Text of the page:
Pugachev insists that this legal cause is not his alone; it is neither a personal revenge taken on Putin, nor an attempt to gain money and to get back to the life he once had. He is convinced that this case is to be fought between France and Russia, and that it is about forcing Russia to fulfil its international obligations. All of the foreign companies present in Russia are closely following this case. Pugachev further believes that this is one more area in which the recently elected President Macron can deploy diplomatic action, given that he is currently trying to construct a relationship with the authoritarian leader of Russia.

This is one more opportunity to put an end to Putin’s aggression and impunity on the international arena, not only relatively to Ukraine and other Russian-occupied territories, but more largely by bringing Vladimir Putin before the UN International Court of Justice in The Hague.

This is one more opportunity to remind the world of the validity of international law.

Furthermore, it is a unique opportunity for President Macron to show the citizens of France that they can feel safe and protected wherever they be, in whatever situation, and that they can reasonably be proud of being citizens of the French Republic.

In one of his interviews Pugachev once said that had he been a citizen of the United States, and not of France, Trump would have long ago forced Putin to pay him a compensation for the expropriated assets.

When asked how he intends to use the 12 billion that the Russian Federation is going to pay him, Sergei Pugachev answers that he intends to allocate the major part to charity projects in the field of education, new medical technologies, and also to establish funds to help children deprived of parents.

On 17 March 2017 the Russian Federation requested from the arbitration tribunal that the hearings in the Pugachev case be confidential. This is contrary to the Rules of The Hague Court, yet the Tribunal issued a Procedural Order ordering partial restriction of information disclosure.

 

The next hearing is due to take place from 12 to 17 November 2019 in Paris.

Till Putin Do Us Part: Oligarch’s Ex-Wife Is Taking On Russia

The ex-wife of an exiled oligarch is at the center of his court battle with the Russian state, with each side accusing her of working for the other.

Galina Arkhipova is the former spouse of Sergei Pugachev, once an ally of Russian President Vladimir Putin. Pugachev is accused of siphoning more than $1 billion from a bailout of International Industrial Bank, which he co-founded. The ex-senator denies the allegations, which he calls part of a politically motivated campaign to confiscate his wealth.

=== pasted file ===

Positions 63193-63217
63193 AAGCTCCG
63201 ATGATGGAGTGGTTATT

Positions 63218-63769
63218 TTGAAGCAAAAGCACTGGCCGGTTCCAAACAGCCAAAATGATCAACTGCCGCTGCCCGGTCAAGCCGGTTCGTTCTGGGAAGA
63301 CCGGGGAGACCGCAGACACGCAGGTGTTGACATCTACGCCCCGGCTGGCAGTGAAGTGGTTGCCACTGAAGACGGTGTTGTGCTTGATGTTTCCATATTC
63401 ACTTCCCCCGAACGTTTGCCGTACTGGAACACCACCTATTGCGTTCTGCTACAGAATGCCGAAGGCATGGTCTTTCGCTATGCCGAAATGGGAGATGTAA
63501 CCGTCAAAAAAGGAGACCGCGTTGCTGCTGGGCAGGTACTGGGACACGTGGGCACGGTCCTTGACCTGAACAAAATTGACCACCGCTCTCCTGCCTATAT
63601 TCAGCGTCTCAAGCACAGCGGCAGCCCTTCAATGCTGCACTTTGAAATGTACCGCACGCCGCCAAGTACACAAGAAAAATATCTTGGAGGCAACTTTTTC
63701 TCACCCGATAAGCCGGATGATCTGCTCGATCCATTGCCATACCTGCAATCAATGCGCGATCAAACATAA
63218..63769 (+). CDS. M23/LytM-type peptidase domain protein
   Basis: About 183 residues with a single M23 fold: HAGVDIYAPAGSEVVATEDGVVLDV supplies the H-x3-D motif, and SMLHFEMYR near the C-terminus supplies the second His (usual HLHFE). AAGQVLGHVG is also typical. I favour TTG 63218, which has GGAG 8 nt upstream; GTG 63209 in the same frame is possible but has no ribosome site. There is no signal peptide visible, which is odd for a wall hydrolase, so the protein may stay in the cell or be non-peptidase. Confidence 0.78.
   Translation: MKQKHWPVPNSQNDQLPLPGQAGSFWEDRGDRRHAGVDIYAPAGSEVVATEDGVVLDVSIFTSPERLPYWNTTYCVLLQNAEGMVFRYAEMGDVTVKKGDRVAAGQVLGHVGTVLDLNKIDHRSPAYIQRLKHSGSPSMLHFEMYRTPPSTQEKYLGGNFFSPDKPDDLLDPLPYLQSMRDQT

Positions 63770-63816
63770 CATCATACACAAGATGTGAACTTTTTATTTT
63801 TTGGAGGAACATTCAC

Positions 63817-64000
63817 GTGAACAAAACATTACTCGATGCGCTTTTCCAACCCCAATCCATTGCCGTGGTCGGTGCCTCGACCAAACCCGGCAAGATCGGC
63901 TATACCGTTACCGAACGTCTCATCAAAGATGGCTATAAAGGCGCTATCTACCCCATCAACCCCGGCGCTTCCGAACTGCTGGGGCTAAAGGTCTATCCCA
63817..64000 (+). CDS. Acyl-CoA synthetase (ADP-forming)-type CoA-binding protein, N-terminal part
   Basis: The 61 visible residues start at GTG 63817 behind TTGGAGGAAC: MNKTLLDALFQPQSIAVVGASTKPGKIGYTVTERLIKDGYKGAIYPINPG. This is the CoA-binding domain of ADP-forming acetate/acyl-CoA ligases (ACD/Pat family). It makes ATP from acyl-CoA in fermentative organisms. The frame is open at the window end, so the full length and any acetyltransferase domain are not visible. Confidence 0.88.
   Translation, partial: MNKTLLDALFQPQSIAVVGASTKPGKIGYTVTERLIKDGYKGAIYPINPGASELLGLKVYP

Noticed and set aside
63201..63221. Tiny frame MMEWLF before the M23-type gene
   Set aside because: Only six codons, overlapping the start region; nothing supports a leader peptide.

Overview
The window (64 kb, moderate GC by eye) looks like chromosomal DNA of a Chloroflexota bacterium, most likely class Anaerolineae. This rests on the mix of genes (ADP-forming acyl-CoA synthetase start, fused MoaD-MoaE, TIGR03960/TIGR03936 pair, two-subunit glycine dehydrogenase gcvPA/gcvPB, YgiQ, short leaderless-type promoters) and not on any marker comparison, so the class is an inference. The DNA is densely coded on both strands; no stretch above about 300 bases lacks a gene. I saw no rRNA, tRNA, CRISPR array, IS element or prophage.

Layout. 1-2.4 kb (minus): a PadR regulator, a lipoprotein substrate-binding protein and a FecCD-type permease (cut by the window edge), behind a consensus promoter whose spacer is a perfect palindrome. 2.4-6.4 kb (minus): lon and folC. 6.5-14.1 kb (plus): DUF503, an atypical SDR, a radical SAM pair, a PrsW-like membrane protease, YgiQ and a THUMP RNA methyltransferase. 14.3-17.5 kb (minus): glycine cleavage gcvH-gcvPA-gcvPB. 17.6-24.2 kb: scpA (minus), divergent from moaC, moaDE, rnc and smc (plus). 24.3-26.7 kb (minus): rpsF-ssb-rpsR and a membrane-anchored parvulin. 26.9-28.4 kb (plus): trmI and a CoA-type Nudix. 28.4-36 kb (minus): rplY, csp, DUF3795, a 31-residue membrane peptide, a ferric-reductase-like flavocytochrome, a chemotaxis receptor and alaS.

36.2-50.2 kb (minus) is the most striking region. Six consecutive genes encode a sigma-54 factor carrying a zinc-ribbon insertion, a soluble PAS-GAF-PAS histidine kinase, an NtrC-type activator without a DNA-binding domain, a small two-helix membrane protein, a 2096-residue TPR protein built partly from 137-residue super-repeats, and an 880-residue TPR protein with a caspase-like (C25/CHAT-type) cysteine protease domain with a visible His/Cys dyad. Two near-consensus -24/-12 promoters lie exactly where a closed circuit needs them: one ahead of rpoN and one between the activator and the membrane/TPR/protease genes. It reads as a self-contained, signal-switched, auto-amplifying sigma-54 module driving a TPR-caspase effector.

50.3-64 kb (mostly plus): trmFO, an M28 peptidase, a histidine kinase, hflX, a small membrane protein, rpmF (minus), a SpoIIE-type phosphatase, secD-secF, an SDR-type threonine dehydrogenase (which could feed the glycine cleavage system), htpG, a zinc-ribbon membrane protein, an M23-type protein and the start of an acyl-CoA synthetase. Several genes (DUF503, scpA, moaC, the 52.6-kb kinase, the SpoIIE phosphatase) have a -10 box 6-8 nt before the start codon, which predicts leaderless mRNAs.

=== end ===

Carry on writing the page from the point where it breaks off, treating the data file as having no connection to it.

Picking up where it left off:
The Deposit Insurance Agency, a Russian agency in charge of liquidating the bank, was in a London court this month to try to force Arkhipova to turn over paperwork in the case. The DIA accuses the divorcees of working together to protect Pugachev’s assets, an allegation he said was “an exceptional lie” in an email sent to Bloomberg.

In its filing to the London High Court, the DIA accuses Pugachev of asking her to make claims to frustrate confiscation orders. Pugachev, who now lives in France, makes his own allegation: that Arkhipova is acting in “collusion” with the DIA to “distract” his attention from his own lawsuit in Russia over its seizure of his assets. A legal representative for Pugachev repeated the allegation in email to Bloomberg.

Neither Pugachev nor his wife, Galina Arkhipova, were in the London court or had attorneys there.

The DIA and its attorneys at Hogan Lovells declined to comment on the case. Representatives for Arkhipova didn’t respond to emails requesting comment.

The London case — set for trial in early 2020 — revolves around a mansion in London’s upscale Chelsea neighborhood that he bought for 7.9 million pounds ($10 million) in 2011.

Five years ago, a London court froze his assets, beginning a global battle by the Russian state to claim what it says it’s owed. Arkhipova filed for divorce that same year, and started claiming her interests in some of their possessions.

The DIA is questioning whether the house was purchased while the couple was still married, and last week, its attorneys got an order forcing Arkhipova to hand over documents that could prove the timing of the end of the marriage.

The agency points to a July 2014 statement in a Moscow divorce court where Arkhipova said that she hadn’t had lived with Pugachev since 2002.

The DIA says Arkhipova is making only “desultory” attempts to disclose documents, which she says were lost when laptops were seized by Russian authorities in 2016.

Eddie Spence